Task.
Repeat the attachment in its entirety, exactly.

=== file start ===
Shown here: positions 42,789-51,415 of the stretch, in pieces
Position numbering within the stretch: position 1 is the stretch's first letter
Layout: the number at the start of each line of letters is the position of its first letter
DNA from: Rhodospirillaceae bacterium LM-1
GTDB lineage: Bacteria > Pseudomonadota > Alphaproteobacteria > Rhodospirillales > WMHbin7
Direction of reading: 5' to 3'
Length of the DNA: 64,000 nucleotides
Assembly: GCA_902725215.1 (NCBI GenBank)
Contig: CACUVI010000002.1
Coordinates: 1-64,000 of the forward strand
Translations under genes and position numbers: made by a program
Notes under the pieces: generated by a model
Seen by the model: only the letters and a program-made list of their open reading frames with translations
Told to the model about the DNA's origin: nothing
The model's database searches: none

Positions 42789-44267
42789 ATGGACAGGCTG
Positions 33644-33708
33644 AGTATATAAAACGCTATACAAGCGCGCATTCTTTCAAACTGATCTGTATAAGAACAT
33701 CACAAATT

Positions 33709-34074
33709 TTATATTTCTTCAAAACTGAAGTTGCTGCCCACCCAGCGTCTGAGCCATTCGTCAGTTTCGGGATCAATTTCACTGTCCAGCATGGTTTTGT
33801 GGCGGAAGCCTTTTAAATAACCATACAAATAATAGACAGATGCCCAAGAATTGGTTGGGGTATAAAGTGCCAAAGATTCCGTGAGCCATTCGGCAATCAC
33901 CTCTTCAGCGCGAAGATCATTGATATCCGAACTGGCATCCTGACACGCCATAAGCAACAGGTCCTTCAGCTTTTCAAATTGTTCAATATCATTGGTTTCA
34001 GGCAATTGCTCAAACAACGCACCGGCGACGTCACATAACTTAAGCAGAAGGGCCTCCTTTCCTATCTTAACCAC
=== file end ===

Shown here: positions 42,789-51,415 of the stretch, in pieces
Position numbering within the stretch: position 1 is the stretch's first letter
Layout: the number at the start of each line of letters is the position of its first letter
DNA from: Rhodospirillaceae bacterium LM-1
GTDB lineage: Bacteria > Pseudomonadota > Alphaproteobacteria > Rhodospirillales > WMHbin7
Direction of reading: 5' to 3'
Length of the DNA: 64,000 nucleotides
Assembly: GCA_902725215.1 (NCBI GenBank)
Contig: CACUVI010000002.1
Coordinates: 1-64,000 of the forward strand
Translations under genes and position numbers: made by a program
Notes under the pieces: generated by a model
Seen by the model: only the letters and a program-made list of their open reading frames with translations
Told to the model about the DNA's origin: nothing
The model's database searches: none

Positions 42789-44267
42789 ATGGACAGGCTG
Positions 33644-33708
33644 AGTATATAAAACGCTATACAAGCGCGCATTCTTTCAAACTGATCTGTATAAGAACAT
33701 CACAAATT

Positions 33709-34074
33709 TTATATTTCTTCAAAACTGAAGTTGCTGCCCACCCAGCGTCTGAGCCATTCGTCAGTTTCGGGATCAATTTCACTGTCCAGCATGGTTTTGT
33801 GGCGGAAGCCTTTTAAATAACCATACAAATAATAGACAGATGCCCAAGAATTGGTTGGGGTATAAAGTGCCAAAGATTCCGTGAGCCATTCGGCAATCAC
33901 CTCTTCAGCGCGAAGATCATTGATATCCGAACTGGCATCCTGACACGCCATAAGCAACAGGTCCTTCAGCTTTTCAAATTGTTCAATATCATTGGTTTCA
34001 GGCAATTGCTCAAACAACGCACCGGCGACGTCACATAACTTAAGCAGAAGGGCCTCCTTTCCTATCTTAACCAC